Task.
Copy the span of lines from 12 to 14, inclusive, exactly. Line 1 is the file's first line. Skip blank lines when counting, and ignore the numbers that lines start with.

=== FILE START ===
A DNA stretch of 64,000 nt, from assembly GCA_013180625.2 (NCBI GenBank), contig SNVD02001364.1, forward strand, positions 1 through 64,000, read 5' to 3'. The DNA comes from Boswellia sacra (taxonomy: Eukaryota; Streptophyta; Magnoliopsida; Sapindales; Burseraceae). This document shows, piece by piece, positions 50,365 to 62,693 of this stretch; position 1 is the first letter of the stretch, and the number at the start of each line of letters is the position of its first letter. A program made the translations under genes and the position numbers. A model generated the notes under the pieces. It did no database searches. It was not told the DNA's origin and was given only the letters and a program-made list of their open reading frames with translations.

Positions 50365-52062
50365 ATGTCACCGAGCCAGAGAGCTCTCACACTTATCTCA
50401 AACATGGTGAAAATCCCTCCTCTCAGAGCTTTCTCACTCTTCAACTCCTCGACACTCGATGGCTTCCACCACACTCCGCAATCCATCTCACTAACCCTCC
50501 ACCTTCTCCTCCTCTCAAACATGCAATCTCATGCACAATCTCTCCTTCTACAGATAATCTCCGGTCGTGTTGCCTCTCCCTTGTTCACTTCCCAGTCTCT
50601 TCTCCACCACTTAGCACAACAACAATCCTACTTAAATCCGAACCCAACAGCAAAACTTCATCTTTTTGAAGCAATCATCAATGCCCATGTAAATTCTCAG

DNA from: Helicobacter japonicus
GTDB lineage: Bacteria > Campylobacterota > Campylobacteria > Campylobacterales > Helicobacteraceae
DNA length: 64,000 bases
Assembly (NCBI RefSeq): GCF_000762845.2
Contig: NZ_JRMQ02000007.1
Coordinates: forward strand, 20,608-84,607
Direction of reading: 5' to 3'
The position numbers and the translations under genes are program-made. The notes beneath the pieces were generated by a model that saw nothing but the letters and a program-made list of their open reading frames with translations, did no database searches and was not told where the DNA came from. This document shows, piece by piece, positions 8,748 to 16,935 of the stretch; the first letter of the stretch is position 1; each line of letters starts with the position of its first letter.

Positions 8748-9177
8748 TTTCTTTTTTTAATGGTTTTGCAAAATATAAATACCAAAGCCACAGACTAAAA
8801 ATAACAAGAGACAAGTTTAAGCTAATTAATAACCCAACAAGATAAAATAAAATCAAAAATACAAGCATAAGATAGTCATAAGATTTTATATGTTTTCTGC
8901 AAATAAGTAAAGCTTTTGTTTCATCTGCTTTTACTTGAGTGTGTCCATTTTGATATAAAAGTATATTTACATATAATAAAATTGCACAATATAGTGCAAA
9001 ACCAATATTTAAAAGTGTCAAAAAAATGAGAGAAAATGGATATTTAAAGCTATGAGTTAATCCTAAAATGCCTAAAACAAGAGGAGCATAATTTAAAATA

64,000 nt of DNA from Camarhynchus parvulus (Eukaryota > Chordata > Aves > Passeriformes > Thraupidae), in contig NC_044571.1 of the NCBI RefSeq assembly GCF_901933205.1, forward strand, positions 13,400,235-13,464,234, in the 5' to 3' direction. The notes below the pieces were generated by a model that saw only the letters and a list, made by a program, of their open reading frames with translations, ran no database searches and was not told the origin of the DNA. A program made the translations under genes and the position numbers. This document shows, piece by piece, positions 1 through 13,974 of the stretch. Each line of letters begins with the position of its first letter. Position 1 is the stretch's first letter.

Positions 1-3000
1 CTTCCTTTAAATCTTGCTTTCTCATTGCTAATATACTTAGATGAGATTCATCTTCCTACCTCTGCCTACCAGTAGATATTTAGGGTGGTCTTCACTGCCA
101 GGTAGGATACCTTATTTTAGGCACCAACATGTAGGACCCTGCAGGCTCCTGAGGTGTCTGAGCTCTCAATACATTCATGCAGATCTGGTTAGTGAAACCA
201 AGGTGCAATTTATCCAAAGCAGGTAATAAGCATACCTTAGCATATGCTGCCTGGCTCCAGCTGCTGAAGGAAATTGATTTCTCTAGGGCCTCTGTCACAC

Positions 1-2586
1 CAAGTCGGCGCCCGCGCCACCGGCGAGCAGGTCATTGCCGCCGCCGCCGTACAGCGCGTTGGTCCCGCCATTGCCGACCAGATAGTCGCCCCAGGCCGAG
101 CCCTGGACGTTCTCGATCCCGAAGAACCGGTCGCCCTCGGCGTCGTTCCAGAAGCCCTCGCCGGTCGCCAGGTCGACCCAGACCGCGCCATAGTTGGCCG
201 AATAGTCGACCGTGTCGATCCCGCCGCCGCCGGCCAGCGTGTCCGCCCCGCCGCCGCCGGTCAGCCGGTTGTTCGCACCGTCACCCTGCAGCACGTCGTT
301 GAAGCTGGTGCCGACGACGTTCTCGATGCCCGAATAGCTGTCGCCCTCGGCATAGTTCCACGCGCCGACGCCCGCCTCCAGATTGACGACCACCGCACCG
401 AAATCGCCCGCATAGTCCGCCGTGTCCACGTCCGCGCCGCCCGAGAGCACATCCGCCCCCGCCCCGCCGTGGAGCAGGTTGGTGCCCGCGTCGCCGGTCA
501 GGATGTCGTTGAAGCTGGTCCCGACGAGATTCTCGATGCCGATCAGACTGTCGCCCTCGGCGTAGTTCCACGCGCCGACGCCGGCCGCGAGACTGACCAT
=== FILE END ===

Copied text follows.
Coordinates: forward strand, 20,608-84,607
Direction of reading: 5' to 3'
The position numbers and the translations under genes are program-made. The notes beneath the pieces were generated by a model that saw nothing but the letters and a program-made list of their open reading frames with translations, did no database searches and was not told where the DNA came from. This document shows, piece by piece, positions 8,748 to 16,935 of the stretch; the first letter of the stretch is position 1; each line of letters starts with the position of its first letter.